Up to 49 killed in South Sudan tribal violence


South Sudanese gunmen have killed up to 49 people from a rival tribe, most of them women and children, in one of a string of attacks that have raised fears for elections in the region.

Fighters from the Lou Nuer tribe raided the village of Torkeij, home to the Nuer Jikany, in the region’s Upper Nile state on Friday, in apparent revenge for cattle thefts, a state minister said.

Reuters says the remote region has long been plagued by tribal violence, often sparked by disputes over livestock, which can lead to a cycle of revenge attacks.

But ethnic fighting has intensified in recent years, fuelled by a huge supply of weapons left over from Sudan‘s two-decade north-south war.

The civil war, which ended in 2005, left painful scars in the south, where some ethnic groups sided with northern forces.

The United Nations and South Sudan‘s government fear the violence may disrupt the fragile peace process and preparations for next February’s national elections, a pillar of the 2005 peace accord.

“It’s very worrisome in this context … Elections in the context of insecurity is never a good thing,” said the head of the UN Office for the Coordination of Humanitarian Affairs in South Sudan, Lise Grande.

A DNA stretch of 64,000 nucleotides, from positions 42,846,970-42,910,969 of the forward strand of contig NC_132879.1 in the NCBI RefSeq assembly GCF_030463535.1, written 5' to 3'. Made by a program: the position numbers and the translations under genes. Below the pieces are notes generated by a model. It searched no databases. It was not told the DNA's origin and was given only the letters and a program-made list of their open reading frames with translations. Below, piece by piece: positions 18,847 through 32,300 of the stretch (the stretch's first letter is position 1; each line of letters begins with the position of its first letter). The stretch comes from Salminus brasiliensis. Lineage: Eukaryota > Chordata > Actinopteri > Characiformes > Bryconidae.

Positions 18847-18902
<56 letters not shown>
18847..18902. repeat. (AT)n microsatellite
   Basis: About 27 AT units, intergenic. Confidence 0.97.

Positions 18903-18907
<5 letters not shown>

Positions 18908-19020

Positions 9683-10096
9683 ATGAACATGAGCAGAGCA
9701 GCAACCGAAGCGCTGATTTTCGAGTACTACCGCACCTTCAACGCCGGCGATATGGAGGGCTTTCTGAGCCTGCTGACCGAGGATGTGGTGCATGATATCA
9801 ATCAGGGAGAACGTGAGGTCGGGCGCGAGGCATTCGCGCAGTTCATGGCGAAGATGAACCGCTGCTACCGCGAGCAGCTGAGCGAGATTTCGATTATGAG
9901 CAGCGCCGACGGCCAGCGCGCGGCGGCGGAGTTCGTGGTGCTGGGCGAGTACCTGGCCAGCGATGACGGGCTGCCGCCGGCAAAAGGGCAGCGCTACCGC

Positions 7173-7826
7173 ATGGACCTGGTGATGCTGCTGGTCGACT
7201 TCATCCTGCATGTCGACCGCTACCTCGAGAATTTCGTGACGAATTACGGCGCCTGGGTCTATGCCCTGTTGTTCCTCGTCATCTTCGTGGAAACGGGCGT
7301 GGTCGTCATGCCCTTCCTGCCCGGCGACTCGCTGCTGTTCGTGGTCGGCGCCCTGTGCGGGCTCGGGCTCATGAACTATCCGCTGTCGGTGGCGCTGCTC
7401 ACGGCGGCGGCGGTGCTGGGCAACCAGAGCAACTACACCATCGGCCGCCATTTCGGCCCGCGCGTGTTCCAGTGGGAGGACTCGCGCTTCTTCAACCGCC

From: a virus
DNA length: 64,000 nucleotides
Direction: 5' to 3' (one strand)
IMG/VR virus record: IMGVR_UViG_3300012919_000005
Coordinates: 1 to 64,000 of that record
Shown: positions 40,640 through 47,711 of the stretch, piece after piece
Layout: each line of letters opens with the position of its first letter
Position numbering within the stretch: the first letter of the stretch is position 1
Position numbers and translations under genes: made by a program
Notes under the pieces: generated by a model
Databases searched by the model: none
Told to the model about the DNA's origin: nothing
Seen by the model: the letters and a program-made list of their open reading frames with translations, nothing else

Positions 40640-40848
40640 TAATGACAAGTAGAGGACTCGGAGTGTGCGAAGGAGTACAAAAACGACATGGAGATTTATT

“We’re very worried right now about the intensification of the attacks and the fact … women and children are being targeted.”

Upper Nile state’s information minister, Thon Mom, told Reuters 41 people were killed and 42 injured in Friday’s attack, saying it was probably linked to cattle raiding. “The Lou Nuer attacked the Jikany,” he said.

A UN official, who asked not to be named, said sources on the ground had reported 49 dead and 54 injured, 24 of them severely. He said most of the dead were women and children, and that emergency medical teams had been sent to the area.

More than 700 people were killed in similar fighting between the Lou Nuer and the Murle tribe in March and April.

Leaders from the Mundari and Bari ethnic groups met to try to settle differences after clashes in recent weeks close to the south’s capital, Juba, yesterday.

South Sudan Peace Commission Chairman Louis Lobong was also worried about the national elections.

“People may not be able to campaign freely. Mundari will not be able to go to Bari areas (and vice versa),” he said. “It is very dangerous. People may also not accept the results.”